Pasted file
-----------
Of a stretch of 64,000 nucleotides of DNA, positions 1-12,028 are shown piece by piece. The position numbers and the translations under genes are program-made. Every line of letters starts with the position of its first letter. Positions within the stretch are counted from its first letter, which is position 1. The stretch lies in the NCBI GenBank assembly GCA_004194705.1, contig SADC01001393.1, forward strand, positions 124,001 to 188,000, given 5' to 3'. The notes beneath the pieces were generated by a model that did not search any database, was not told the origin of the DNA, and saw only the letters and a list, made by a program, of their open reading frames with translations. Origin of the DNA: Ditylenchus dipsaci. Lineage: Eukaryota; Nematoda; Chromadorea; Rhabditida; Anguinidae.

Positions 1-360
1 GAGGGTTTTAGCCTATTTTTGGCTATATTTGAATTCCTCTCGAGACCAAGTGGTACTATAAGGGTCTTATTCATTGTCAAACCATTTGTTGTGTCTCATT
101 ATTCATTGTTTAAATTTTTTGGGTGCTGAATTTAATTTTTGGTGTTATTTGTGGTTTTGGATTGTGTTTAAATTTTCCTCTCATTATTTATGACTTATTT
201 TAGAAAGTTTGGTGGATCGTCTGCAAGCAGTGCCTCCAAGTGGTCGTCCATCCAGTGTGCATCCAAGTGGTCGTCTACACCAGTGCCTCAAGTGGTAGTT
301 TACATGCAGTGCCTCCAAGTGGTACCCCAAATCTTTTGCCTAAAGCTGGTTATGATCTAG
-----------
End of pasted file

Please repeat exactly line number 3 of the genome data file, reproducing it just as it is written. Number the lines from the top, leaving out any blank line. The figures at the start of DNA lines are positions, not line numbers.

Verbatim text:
1 GAGGGTTTTAGCCTATTTTTGGCTATATTTGAATTCCTCTCGAGACCAAGTGGTACTATAAGGGTCTTATTCATTGTCAAACCATTTGTTGTGTCTCATT